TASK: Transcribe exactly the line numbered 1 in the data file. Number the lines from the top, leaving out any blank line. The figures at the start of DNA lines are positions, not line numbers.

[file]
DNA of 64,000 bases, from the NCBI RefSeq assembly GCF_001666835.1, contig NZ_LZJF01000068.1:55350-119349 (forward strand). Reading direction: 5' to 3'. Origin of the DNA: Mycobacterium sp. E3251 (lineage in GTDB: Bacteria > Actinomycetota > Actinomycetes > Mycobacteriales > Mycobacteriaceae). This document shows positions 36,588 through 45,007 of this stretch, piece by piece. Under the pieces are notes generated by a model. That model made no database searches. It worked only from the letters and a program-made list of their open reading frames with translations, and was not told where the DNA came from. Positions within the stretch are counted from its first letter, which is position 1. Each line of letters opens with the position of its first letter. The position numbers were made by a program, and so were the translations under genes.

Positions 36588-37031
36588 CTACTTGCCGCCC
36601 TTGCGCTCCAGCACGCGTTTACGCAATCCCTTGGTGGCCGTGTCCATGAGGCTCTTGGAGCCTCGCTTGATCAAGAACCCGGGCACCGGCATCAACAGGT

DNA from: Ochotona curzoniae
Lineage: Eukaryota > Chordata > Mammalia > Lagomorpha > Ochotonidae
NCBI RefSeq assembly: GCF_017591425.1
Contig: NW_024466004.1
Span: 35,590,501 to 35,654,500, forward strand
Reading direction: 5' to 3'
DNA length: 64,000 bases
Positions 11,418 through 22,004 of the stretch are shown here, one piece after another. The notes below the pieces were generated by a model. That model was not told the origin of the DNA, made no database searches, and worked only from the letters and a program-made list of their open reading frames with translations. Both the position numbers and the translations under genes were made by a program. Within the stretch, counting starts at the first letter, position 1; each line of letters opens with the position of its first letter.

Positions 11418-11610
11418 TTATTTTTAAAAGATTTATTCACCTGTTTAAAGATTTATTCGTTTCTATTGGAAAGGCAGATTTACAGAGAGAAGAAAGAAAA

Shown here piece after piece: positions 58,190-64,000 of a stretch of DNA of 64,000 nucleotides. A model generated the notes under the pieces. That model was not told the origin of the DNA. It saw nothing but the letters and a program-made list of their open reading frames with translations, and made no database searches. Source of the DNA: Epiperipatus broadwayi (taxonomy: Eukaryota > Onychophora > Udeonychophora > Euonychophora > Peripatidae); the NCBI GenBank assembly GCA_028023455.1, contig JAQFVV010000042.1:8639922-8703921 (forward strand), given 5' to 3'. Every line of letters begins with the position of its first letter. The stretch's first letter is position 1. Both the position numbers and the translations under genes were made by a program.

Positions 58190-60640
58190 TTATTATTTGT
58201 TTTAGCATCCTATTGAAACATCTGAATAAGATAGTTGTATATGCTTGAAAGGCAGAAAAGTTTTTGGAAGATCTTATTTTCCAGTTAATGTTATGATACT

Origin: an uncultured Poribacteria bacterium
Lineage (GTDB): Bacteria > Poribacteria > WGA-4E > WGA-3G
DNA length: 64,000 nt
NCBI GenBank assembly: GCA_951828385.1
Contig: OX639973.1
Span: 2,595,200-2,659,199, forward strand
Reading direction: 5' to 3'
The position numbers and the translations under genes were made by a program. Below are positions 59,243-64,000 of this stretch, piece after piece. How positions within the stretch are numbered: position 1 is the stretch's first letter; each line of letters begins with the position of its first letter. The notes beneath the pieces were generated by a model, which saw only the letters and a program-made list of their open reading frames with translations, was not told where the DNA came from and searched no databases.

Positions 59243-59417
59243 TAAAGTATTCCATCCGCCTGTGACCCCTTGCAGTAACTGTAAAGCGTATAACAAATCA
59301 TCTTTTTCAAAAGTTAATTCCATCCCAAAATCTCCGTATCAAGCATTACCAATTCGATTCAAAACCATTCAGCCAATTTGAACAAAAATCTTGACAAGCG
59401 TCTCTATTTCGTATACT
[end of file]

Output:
DNA of 64,000 bases, from the NCBI RefSeq assembly GCF_001666835.1, contig NZ_LZJF01000068.1:55350-119349 (forward strand). Reading direction: 5' to 3'. Origin of the DNA: Mycobacterium sp. E3251 (lineage in GTDB: Bacteria > Actinomycetota > Actinomycetes > Mycobacteriales > Mycobacteriaceae). This document shows positions 36,588 through 45,007 of this stretch, piece by piece. Under the pieces are notes generated by a model. That model made no database searches. It worked only from the letters and a program-made list of their open reading frames with translations, and was not told where the DNA came from. Positions within the stretch are counted from its first letter, which is position 1. Each line of letters opens with the position of its first letter. The position numbers were made by a program, and so were the translations under genes.